The film will see the return of the majority of the major players from the original, sans the other cult members who got a little bit torn up by Alessa Gillespie, though seeing as that film ended with the two women stuck in one world and the father stuck in another it will be interesting to see exactly how they explain the sudden turnaround of having the daughter suddenly with the male Da Silva rather than Rose.

Luckily the film looks set to follow the plot of the games a touch more tightly than other game-based movies do, which should at least stand it in a little bit of good stead with the fans. Whether it can grab the casual interest enough to warrant credit as a good film in its own right is now up to the cast.

So, in short, it is set to be a film about a woman who gets trapped in the town of Silent Hill while looking for someone who has gone missing. While there she will be forced to evade a whole host of creepy beasts, including the nefarious and murderous Pyramid Head, before eventually encountering a cult whose plans she must foil to stand any chance of escaping. There is also the promise of a revelation right there in the title, so that should reveal more about the town itself.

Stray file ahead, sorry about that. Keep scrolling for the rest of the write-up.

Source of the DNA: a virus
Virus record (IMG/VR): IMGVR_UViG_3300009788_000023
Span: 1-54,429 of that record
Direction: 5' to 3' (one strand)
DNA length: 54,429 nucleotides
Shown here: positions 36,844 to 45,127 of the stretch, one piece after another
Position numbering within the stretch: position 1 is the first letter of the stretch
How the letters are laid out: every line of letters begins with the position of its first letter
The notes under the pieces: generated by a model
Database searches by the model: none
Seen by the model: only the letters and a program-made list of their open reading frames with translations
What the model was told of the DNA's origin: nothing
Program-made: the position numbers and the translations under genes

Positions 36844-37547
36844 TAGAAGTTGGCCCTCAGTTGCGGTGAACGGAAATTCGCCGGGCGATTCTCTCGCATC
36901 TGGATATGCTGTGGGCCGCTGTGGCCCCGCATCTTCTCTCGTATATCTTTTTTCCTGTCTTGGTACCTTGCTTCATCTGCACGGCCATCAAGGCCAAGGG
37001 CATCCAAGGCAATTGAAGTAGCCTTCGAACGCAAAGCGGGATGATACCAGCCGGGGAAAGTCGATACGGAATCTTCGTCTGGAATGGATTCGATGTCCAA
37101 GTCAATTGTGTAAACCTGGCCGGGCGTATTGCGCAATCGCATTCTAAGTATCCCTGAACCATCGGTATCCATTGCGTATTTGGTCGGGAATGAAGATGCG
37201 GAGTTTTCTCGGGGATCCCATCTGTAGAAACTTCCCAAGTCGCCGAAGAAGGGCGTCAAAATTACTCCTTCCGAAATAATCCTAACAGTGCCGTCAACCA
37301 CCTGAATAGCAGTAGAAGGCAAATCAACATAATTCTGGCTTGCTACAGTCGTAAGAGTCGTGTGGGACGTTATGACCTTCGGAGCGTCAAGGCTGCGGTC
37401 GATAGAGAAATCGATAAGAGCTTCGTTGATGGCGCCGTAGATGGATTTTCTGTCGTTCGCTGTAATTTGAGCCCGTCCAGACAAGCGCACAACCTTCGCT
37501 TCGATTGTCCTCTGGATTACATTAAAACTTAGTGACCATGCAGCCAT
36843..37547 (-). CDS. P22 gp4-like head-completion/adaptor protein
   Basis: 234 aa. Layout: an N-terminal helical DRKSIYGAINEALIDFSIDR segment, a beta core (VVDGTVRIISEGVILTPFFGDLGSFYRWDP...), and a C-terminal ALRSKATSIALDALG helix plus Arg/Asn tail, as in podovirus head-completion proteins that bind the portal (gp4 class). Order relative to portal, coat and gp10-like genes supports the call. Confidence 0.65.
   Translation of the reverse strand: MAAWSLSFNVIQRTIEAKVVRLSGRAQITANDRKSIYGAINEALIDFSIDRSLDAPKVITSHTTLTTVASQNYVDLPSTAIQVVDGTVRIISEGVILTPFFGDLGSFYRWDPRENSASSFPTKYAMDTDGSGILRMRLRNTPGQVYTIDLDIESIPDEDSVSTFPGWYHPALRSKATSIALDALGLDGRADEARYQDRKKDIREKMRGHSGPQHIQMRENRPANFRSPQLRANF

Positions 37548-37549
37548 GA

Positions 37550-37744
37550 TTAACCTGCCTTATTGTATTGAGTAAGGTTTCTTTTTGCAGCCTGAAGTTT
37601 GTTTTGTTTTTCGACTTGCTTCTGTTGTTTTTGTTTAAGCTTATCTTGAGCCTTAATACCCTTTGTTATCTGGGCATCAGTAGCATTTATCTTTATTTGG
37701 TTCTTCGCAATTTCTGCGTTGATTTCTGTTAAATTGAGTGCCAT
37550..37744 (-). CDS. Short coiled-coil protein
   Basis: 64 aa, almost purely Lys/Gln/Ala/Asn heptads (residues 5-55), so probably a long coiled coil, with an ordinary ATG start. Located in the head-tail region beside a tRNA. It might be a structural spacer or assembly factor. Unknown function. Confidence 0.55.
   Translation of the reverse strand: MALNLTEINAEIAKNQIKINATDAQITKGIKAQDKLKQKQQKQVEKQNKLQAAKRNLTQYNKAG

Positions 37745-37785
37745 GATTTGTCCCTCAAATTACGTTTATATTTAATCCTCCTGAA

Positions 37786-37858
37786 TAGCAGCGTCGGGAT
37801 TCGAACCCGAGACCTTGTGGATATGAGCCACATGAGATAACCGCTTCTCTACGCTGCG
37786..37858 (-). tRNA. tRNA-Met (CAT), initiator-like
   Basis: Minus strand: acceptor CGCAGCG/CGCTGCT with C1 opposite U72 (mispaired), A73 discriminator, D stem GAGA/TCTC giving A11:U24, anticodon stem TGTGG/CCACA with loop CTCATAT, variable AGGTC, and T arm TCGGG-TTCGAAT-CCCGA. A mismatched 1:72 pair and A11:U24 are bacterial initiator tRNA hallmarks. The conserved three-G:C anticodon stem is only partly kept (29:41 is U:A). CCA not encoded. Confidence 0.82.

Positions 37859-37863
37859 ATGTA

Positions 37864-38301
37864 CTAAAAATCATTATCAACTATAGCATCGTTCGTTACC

Something sounds eerily familiar about all of that…


Silent Hill: Revelation 3D is out on October 26TH.

Find your local Starburst Magazine stockist HERE, or buy direct from us HERE. Our issues are also available as fully interactive iPad editions, loaded with multimedia, and can be downloaded via Apple HERE.

 



Suggested Articles:
To commemorate the passing of a legend of cult and exploitation cinema, STARBURST reprints the
In 1973, Michael Crichton directed his début feature based on his own novel. Set in a futuristic th
The Big Issue, ladies and gentlemen, and an exercise in doing-what-it-says-on-the-tin, Jason Eisener
Technological evolution goes much faster than human. Taking the latest 30 years, the gaming industry
scroll back to top

Add comment

Security code
Refresh

Sign up today!
Banner
Banner
Banner
Banner
Banner
Banner
Banner
Banner
Banner
Banner
Banner
Banner